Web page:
(Ed. Note--The Crimson does not necessarily endorse opinions expressed in printed communications. No attention will be paid to anonymous letters and only under special conditions, at the request of the writer, will names be withheld.)
To the Editor of the Crimson:
I have read your editorial "Shaking the Tree" with much interest but with much surprise. The author seems to be wholly uninformed on French politics, customs and moral principles.
The whole of this editorial is based upon the betrayal of his party by Premier Laval, yet the author in his enthusiasm has overlooked a simple fact, namely that Mr. Laval is an independent. He belongs to no party whatsoever! Besides this I notice several minor mistakes and innacuracies; the author writes that the radical-socialist party" is further on the conservative side than the French Socialists", but neither is on the conservative side. They are both avances--which I shall translate by radical--and what exactly is meant by French Socialists, I don't know. Does he refer to the Socialistes de France or to the Socialistes S.F.I.O. or does he lump them all together in one dread category?
"Too unprincipled even for the Gallic" besides a quiet slander is an airy generalisation. Here it is necessary to differenciate: the Front Commun has always been pro-League, while the Front National has consistently been anti-League or at least very cold to it and the Front Commun represents over half the electoral body. Please do not speak of "La Belle France" as being on such good terms with Mr. Laval; there is no such a thing as "realistic France", there are so-called realistic Frenchmen and others that are not. In fact I look forward to a decided success in the March elections for the pro-League and pacifist parties.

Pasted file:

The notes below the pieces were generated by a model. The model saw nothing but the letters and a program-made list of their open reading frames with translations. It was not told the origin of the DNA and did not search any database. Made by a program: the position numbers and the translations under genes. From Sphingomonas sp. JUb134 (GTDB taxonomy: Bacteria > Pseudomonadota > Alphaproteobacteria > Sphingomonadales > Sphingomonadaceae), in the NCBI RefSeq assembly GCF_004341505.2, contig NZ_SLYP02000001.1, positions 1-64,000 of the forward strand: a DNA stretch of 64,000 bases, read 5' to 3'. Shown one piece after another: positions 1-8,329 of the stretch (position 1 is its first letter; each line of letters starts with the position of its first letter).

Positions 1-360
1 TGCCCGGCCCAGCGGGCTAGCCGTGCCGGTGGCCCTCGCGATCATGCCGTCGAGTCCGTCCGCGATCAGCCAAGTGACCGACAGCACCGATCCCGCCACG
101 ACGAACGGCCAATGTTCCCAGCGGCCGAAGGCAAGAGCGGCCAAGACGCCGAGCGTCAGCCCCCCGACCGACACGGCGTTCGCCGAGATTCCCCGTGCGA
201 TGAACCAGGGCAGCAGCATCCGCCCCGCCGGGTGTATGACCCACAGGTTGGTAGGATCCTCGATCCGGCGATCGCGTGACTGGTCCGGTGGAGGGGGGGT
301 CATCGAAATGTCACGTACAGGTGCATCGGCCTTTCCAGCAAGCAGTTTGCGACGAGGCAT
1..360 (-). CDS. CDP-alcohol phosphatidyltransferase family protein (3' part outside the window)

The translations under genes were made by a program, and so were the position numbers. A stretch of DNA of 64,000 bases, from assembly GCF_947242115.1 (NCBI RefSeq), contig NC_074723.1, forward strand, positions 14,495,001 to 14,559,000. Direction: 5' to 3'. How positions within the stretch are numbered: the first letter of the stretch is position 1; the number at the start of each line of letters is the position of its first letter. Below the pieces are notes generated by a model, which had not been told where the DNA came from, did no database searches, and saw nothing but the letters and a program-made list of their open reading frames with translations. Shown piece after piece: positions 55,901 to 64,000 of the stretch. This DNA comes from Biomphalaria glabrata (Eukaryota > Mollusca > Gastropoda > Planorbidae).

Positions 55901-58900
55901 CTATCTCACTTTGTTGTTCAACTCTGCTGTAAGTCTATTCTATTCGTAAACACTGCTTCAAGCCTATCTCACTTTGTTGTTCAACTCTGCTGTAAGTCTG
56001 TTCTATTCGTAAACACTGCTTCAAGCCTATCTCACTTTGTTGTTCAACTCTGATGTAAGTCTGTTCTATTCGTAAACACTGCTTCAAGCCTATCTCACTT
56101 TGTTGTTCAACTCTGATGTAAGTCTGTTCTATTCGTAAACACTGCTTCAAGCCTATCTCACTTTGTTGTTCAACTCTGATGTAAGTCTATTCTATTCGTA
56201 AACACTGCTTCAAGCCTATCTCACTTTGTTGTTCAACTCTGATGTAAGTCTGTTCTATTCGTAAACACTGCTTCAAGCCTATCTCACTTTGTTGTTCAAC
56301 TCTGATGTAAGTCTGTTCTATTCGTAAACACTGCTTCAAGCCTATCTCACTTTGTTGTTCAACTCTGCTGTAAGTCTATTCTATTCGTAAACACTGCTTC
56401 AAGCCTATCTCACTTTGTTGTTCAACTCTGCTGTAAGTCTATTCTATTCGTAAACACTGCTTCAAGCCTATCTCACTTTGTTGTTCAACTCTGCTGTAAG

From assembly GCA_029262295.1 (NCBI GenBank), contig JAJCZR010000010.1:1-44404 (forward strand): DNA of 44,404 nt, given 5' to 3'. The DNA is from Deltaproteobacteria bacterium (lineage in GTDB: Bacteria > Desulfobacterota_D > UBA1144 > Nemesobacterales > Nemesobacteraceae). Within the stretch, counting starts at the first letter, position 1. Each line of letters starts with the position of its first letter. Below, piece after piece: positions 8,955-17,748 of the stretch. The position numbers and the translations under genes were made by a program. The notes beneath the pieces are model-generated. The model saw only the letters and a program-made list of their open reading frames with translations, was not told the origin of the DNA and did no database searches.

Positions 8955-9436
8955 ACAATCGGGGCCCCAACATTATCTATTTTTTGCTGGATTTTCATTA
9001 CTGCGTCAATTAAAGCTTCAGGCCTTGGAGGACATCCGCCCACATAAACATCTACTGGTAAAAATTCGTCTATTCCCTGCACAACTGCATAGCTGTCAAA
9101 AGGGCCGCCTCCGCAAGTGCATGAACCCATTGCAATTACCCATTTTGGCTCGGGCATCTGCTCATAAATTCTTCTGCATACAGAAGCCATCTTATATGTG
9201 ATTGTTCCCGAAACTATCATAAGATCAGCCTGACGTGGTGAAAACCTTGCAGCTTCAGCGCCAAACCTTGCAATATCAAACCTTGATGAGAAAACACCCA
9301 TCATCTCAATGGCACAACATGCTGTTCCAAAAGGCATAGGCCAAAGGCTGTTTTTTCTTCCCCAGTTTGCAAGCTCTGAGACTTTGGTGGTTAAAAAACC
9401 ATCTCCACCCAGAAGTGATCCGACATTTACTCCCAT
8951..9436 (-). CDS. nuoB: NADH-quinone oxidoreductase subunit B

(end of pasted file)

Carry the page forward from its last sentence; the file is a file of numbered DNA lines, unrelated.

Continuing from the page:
It was by no means easy for Laval to dissolve the "leagues" and not produce disturbance as for example the street riots of February 1934, but he could disarm them and prohibit semi-military uniforms, which he did willingly and skillfully.
My purpose is not to defend or attack anyone but to reestablish the events as they occured. Sincerely yours, Robert A. Curuer '38
(Ed. Note: Independent as Pierre Laval may be in name, in the past he has definitely associated himself with the party which last week read him out, and his late government rested largely upon its support. It is a matter of common knowledge that the Radical Socialist party is less "Radical" than the Socialist, and the term "further on the conservative side" as used in the Crimson was mere editorial comparison. As for "Gallic tastes", Laval's disregard for the League of Nations has been notorious, and as long as he remained Premier his conduct must be taken as representative of a majority of Frenchmen. Whether or not it would have been easy to dissolve the "league" is a debateable question; the simple fact is, Premier Laval did not do so.)